Deborah Kruger

Welcome to the Flock! A warm welcome to my new Art Patrons

One of the things I love about being an artist is that we transform bits and pieces of nothing into something beautiful and meaningful. It’s the ultimate recycling project.

Thanks to your help, I can now lean into my work in a new and more confident way. I want to tell you more about my process so that you have a view into my mind and thinking. 

There are so many invisible parts to having an art career. Unless you are an artist yourself, you may not even be aware of all of these moving parts. Let me tell you about some of them that you will be funding.


I am blessed to have a terrific team of women working with me most days. Sandra is my full-time assistant. She’s my left hand gal and handles so many details it makes my head spin. Just to give you an idea, she develops graphics for our silk screens and orders the screens from Guadalajara. She keeps the production studio stocked with silk screen supplies, mixes the colors for the other helpers and quality controls their work. Sandra works on grants and exhibition proposals, especially ones in Spanish! Sandra’s Photoshop skills have been invaluable in developing my line of merchandise. That’s just a snapshot.

Alicia and her daughter-in-law Samantha are local women work in the production studio 5 mornings a week. They do silk screening, cutting and gluing feathers to pieces and keep the studio clean and organized. They live in a large extended family who are all grateful that these hard-working women have steady jobs.

Leni is the newest member of our team. She works remotely from Vera Cruz where she lives with her family who were deported from the US. She is a Millennial who knows social media like the back of her hand.

Tyler handles our websites and social media. When I decided not to work with Patreon or the other existing platforms due to ethical concerns, she stepped forward and said that we could create a Patron campaign on my own website. That you are reading this is a testimony to her hard and clever work.

We also work with two local sewers, Eunice and Esperanza, who sew our pages of printing. Although I do some of the sewing, I can’t keep up with all of it. And by now you know how much I like to support women in the community.

We also work with some great guys on specific projects. Dana is a local sculptor, landscape designer and hairdresser (give him all the credit for my hairstyle!).  He builds the forms for my sculptures that are eventually covered with feathers. 

Francisco is the manager of a huge foundry north of Guadalajara. His team built and shipped the crates to Australia and Oaxaca for the Biennales. 

When we get closer to the museum shows in Guadalajara and San Diego, we will need to build crates for all of the work. Some of your contributions are going into a savings account to accumulate for this extremely expensive undertaking.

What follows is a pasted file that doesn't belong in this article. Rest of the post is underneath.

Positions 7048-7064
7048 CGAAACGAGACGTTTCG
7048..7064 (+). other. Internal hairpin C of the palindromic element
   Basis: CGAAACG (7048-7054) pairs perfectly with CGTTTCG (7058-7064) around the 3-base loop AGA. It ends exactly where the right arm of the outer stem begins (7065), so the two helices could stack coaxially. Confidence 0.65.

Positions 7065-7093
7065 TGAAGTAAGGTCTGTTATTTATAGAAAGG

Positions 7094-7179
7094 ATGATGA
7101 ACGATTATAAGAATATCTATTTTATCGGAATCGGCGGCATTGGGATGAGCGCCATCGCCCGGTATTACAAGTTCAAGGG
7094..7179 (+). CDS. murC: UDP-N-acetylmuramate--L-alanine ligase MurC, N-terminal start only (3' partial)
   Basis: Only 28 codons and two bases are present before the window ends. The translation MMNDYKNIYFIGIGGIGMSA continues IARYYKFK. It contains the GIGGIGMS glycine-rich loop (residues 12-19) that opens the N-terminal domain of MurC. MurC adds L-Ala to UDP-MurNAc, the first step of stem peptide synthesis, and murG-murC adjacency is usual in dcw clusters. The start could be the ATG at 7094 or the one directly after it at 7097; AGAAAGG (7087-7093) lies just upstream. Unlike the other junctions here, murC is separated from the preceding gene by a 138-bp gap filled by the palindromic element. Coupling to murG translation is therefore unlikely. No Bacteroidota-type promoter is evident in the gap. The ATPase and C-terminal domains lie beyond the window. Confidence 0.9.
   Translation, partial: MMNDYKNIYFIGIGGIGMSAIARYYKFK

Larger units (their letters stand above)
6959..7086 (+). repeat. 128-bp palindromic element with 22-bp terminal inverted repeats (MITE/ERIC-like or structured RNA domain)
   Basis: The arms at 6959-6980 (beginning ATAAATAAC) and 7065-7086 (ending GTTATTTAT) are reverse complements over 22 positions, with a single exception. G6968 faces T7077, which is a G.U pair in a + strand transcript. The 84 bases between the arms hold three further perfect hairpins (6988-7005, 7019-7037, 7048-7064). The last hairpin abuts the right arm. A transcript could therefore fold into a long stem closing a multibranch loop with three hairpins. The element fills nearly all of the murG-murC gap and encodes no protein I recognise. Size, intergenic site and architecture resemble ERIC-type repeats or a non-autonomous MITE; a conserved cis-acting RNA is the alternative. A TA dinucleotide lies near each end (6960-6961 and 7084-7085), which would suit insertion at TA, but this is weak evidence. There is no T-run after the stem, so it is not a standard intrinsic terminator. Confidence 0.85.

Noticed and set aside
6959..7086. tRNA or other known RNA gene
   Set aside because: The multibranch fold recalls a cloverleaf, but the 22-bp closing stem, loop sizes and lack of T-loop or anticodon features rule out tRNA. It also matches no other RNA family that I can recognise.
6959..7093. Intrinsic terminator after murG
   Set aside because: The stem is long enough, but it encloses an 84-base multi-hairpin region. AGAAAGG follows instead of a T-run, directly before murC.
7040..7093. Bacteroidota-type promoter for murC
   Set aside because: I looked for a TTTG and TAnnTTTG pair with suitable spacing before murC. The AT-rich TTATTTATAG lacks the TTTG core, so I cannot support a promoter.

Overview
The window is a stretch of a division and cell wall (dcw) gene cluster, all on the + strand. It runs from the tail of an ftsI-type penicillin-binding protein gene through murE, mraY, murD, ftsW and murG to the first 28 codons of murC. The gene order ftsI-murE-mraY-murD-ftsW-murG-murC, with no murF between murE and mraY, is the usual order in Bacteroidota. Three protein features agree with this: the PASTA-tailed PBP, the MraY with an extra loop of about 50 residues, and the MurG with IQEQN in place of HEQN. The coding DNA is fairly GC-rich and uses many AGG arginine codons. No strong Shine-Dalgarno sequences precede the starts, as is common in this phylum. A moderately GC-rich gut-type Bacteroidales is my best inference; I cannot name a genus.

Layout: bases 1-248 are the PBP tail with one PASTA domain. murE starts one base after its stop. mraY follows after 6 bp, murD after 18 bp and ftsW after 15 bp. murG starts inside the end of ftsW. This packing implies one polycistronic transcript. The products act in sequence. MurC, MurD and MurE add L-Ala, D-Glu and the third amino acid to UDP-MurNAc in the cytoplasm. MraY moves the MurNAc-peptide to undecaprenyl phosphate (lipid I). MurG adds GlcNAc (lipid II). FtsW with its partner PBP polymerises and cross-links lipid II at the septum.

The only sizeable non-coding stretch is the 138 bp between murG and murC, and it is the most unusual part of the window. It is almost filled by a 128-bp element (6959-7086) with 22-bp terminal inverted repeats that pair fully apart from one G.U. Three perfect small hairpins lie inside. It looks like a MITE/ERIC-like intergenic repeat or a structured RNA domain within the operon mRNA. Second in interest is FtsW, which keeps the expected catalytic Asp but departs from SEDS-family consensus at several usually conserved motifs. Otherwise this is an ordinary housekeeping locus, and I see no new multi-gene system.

I have just introduced you to 7 dedicated people who work hard to produce and exhibit my work. Needless to say, I couldn’t do it without them. And I couldn’t sustain these jobs without your support.


Art Supplies

In order to make work of this scale I need a lot of supplies. Chief among them are the silk screen supplies. We are constantly producing pages of recycled plastic bags that are printed with images of endangered birds and endangered languages. Producing these pages requires inks, solvents, silk screens, adhesives, backings, pins (thousands of pins!) staples, foamcore and miscellaneous supplies. When I’m building sculptures, I also need Styrofoam, bubble wrap, iron, paper and glue. For my floor installations, I order hundreds of hand-painted ceramic plates from a local family-owned factory in Tlaquepaque. Periodically, I need to build or purchase additional studio furniture like my standing work table on wheels.

Behind the Scenes

Then there are all the invisible things that an artist needs. This isn’t an exhaustive list, but it will give you an idea of what goes on behind the scenes. Let’s start with the website. The site needs to be hosted and projects often require additional plugins so that we can create better images and functionality. This Patron campaign required its own special plugin so that you could easily Join the Flock!

Although I do not attend all my exhibition openings, some of them are important and require flying to various cities around the US and Mexico. Last month Sandra and I flew to Oaxaca to deliver a piece to the Contemporary Art Museum and met various curators and artists. I am a member of several professional organizations like the Surface Design Association and attend conferences at least once a year where I exhibit work, see other exhibitions, meet curators and spend time with colleagues.

Artists require promotional materials. I produce business cards and catalogs. Last year I was fortunate to have my work featured on the cover of a magazine. Since I know that these editions sell out, I purchased 20 magazines so that I could use them for proposals to museums and galleries. 

I’m sure I have forgotten to mention other studio expenses like bookkeeping and accounting, but this will give you an idea about where the money flows. None of it goes into my pocket unless I sell a piece of artwork. When that happens I need to pay the venue 30 – 50% of the price as per the contract. 

With your help, I will be making more and larger work that will command more attention and hopefully open more doors to sales and commissions. Despite Covid and so much turbulence in the world, I remain hopeful that art matters. As a Patron, you understand the power of art to heal, inspire, calm and inform. Thank you for helping me press forward.

One of my favorite quotes is from Winston Churchill: “Never, never, never give up”! 

Thank you! 


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